Building Your Resume
Once you have your fire academy certification in hand and any other requirements a particular fire department requests, you are ready to apply. Remember the physical agility test I had mentioned before? There are two recognized in Southern California, the Biddle and the CPAT. Both have different fire simulated evolutions and time requirements, but they accomplish a similar goal, to filter out those who are not physically capable of performing the job.
Once you are ready, you should be applying to every and any opportunity that comes your way. Some viable options to build your resume and look more valuable to a fire department are listed below. This is not an exhaustive list.
- Volunteer Firefighter (i.e. Sierra Madre FD, La Habra Heights FD)
- Reserve/ Auxiliary Firefighter (most FD has some type of program)
- EMT-1 with a private ambulance company (i.e. American Medical Response, Cole-Schaeffer)
- Emergency Room Technician
- Fire Department Ambulance Operator (great experience working closely with firefighters- i.e. Glendale FD, Downey FD, Compton FD)
- paramedic school (6 months to 1 year of school)
- Fire Prevention Bureau (inspector or aid)
Getting the Badge
Once you have built your resume, and done well on the testing process, then it is time to celebrate your accomplishments. It is possible with perseverance and a bit of luck. Here is the exact chronological order of events that took place in my career search.
- 2001 to 2002 - I took all seven classes within one year and was accepted into the fire academy.
- March 2002 to June 2002- I attended a full-time fire academy.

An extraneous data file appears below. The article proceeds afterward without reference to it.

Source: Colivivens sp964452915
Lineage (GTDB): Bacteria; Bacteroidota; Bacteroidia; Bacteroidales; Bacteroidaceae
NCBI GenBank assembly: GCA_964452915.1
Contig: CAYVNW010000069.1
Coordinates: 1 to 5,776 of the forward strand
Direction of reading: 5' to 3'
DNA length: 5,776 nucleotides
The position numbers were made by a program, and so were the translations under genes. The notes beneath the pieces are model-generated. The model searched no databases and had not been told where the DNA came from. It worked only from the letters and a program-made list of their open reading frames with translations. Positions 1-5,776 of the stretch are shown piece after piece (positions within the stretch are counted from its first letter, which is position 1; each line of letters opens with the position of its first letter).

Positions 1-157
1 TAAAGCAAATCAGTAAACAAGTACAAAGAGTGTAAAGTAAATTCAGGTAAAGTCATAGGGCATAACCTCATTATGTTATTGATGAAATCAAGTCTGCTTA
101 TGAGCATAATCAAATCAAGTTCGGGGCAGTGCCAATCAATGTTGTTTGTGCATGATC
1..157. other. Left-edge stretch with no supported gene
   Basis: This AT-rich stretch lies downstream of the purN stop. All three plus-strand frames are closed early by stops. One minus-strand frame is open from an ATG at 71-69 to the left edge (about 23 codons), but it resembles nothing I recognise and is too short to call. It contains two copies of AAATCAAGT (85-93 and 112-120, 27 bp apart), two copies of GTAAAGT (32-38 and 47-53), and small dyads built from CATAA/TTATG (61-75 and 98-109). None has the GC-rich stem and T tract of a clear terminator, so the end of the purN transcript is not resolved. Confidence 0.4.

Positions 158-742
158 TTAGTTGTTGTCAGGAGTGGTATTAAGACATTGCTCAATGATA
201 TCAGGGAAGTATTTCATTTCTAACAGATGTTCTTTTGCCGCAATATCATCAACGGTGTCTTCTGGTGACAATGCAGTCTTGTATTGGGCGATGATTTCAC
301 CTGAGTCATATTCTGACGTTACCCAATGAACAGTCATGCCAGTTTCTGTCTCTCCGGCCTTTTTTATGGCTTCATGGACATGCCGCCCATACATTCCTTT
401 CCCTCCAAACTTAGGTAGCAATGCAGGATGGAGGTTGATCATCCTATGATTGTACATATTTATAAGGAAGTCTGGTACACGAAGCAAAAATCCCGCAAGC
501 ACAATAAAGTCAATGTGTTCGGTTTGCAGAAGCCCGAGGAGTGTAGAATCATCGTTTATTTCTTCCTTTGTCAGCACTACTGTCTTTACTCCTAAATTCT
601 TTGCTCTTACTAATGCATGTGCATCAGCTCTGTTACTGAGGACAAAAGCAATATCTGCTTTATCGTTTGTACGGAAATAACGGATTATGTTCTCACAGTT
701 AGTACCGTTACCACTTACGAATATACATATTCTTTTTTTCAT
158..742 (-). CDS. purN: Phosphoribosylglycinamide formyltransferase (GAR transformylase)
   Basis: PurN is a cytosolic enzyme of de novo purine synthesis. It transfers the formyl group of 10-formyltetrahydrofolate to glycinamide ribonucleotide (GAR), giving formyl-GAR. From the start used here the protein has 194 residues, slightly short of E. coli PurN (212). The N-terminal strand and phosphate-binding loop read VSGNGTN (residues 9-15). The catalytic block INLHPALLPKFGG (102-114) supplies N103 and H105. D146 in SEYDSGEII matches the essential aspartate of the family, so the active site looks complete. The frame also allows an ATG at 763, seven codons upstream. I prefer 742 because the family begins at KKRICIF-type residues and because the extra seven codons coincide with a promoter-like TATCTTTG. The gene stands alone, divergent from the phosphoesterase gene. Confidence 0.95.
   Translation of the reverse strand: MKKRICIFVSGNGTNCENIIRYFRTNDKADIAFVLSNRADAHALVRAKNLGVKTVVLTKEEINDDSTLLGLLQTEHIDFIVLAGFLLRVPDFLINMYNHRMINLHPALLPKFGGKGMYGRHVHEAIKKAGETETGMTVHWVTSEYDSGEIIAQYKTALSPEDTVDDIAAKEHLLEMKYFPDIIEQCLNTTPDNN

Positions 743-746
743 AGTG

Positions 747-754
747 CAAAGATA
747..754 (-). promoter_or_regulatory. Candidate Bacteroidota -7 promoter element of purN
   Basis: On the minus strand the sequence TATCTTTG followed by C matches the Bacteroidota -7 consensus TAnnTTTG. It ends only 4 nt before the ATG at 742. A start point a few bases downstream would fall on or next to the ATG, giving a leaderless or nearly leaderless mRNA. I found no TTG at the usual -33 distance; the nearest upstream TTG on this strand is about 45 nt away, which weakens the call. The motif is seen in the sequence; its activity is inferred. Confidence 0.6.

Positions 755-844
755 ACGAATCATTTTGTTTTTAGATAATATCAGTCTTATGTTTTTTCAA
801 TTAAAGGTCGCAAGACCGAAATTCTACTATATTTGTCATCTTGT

- June 2002 to October 2003- I looked to build my resume and gain as much experience as I possibly could. I worked 6 days a week. (4 days on a private ambulance as an EMT-1, 1 day as a volunteer firefighter, and 1 day as a reserve firefighter)
- October 2003- I was hired by a career professional fire department.
It is not impossible for someone to enter this career however, it is extremely competitive. Let us be realistic. Unfortunately, not everyone gets hired. During my process, the number of applicants started with 1200 and the department hired only 8. Again, the recipe for success includes perseverance, dedication, and definitely a bit of luck. I hope this hub was helpful and as always, thank you for reading.
Useful Links on the Fire Service
- Become a Firefighter in California - Fire Academy Directory - FireLink.Monster.com
California Fire Academy Directory
- Rio Hondo Fire Academy | Biddle Physical Agility Test
Information on the Biddle Physical Agility Test from a local fire academy
- CA Firefighter Joint Apprenticeship Committee - Candidate Physical Ability Test
CPAT Physical Agility Test